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The HH is surprisingly light weight. I only take the HH when moose hunting or fishing. Moose hunting I'm just sitting there or walking very little so it's nice that there are no weak spots for the wind or rain. I still take a Kuiu Chugach set backpack hunting and I think that's a perfect balance of weight and protection while living from a bag. Something similar to a Kuiu Yukon would probably work just fine, especially if you're in a heated tent. I just feel like the HH is so inexpensive and it's basically fool proof so why switch it up or beat up my expensive stuff.

You could probably buy a lighter set similar to Kuiu Chugach for hunting L48 and buy a set of HH for moose hunting and still be in it less $$$ than buying a set of something like the Yukon to do it all. Just food for thought since I don't know anything about what it's like where you're typically hunting.
Great info!
 

Luke S

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Jul 7, 2019
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9
I come from an ultralight hiking background prior to hunting. The search for good rain gear is never ending.

If you go breathable look at the technical specs of the fabric. Some guys on a backpacking forum started looking at waterproof breathable fabric under a microscope. Basically they learned a couple things. First lighter fabrics get micro holes with use (abrasion, stretching etc). This probably contributes to some of the leaking reported. Second the Durable Water Repellent layer (DWR) runs off quite fast. A few days of bushwacking may be enough. Without the DWR breathability is compromised and you sweet more.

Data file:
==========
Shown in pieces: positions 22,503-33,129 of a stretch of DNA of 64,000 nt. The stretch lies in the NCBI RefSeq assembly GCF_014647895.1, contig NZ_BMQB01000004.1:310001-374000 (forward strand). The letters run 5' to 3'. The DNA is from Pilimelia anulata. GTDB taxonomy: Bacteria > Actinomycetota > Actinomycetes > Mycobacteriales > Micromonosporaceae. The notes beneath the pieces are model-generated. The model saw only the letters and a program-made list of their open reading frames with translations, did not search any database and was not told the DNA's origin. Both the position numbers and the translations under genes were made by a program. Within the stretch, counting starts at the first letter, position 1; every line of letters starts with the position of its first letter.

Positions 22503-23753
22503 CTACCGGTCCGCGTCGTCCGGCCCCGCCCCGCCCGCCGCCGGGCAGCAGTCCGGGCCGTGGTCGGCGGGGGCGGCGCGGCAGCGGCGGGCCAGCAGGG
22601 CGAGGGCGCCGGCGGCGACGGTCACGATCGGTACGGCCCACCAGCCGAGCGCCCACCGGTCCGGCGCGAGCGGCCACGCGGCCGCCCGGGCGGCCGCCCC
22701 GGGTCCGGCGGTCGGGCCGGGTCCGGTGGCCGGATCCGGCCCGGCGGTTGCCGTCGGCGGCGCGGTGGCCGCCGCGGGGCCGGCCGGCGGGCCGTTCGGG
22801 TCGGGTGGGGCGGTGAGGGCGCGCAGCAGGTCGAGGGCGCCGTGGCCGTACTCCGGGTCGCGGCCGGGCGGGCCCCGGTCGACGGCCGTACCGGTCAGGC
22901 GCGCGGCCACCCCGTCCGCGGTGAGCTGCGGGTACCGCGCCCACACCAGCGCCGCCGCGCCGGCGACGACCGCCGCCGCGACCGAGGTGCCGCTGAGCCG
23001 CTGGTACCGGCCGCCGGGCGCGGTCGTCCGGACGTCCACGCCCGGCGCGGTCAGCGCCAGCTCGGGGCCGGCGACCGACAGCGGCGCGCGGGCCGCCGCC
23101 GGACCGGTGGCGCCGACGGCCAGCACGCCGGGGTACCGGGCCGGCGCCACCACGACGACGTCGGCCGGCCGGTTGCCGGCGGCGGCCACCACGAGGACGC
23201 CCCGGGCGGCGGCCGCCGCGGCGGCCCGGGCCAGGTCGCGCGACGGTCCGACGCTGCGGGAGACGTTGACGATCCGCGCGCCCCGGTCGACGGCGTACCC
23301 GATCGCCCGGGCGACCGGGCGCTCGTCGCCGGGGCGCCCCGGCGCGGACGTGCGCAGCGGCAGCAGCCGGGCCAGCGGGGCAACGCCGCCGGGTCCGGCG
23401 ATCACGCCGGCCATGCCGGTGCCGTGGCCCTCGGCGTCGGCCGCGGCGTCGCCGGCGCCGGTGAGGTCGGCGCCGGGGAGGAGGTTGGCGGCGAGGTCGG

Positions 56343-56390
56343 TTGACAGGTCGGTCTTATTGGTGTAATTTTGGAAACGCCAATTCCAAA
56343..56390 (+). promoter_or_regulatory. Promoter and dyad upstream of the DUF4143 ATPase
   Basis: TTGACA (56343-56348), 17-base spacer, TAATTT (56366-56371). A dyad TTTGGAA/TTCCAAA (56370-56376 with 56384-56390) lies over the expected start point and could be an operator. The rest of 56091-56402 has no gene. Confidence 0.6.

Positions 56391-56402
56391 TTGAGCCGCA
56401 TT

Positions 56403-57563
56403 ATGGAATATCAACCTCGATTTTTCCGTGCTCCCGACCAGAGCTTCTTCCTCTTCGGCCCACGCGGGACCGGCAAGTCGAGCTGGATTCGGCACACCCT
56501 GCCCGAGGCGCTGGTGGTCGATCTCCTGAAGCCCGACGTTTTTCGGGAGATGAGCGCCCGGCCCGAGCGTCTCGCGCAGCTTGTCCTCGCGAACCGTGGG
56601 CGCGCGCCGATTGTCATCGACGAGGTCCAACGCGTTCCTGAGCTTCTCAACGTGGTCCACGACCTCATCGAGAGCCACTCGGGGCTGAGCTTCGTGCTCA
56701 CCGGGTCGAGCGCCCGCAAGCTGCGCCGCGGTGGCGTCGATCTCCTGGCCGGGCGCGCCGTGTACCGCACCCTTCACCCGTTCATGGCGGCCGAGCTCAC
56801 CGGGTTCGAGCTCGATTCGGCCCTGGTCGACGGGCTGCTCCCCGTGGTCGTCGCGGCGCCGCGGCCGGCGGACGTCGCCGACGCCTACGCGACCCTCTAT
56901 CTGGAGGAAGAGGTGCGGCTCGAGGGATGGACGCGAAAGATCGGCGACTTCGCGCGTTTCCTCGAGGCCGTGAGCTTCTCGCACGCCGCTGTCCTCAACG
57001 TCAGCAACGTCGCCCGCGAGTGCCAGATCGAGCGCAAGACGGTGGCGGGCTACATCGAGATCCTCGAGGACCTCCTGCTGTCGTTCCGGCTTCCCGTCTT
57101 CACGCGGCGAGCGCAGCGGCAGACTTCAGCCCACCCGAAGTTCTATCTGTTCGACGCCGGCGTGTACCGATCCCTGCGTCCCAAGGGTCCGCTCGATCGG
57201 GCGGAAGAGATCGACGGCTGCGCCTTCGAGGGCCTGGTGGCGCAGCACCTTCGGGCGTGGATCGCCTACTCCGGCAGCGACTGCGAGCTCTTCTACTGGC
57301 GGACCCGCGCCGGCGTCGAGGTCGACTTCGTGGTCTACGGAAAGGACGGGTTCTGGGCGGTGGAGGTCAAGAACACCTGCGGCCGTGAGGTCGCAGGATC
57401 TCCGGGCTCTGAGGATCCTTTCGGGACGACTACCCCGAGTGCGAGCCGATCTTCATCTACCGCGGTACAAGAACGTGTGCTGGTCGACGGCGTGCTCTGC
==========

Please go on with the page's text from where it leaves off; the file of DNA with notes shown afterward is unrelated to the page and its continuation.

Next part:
With all that going on its easy to get damp under a raincoat without really knowing why.

My solution for years was to get a $80 raincoat and just replace it as soon as it seemed to leak. Eventually I bought a $150 Goretex rain coat. BUT I made sure it was a more durable version of Goretex. Many of the newer versions sacrifice durability in favor of lighter weight or a higher breathability rating. Anyway that $150 coat has held up reasonably well. I've used it off and on since 2016 but not on every trip. I use a cheaper jacket on day trips. If you get Goretex look for 3 layer not 2.5.

My other strategy is to wear a tight fitting base layer that dries quickly. If it's cold I wear fleece over that. I get soggy eventually no matter what rain gear so that helps. I also wear a Goretex OR Sombrero waterproof hat. The hat goes on over the hood in heavy rain. It keeps water from coming in my face.

Well sorry for the novel. I still think WPB rain gear is better for active hiking in most cases. But I have considered the non breathable stuff myself for some situations. If its 45 degrees and you're bashing through soaking willows I don't know if WPB is doing much. Might be better just to go completely waterproof.
 
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tam9492

tam9492

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Mar 21, 2016
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I feel that non-rubber would suit my needs better for 90% of my hunting, but the HH is cheap enough that it’s a no-brainer to grab it too for my moose hunt.

Everything I read about breathable suggests 3 layers are need to really offer protection from the elements.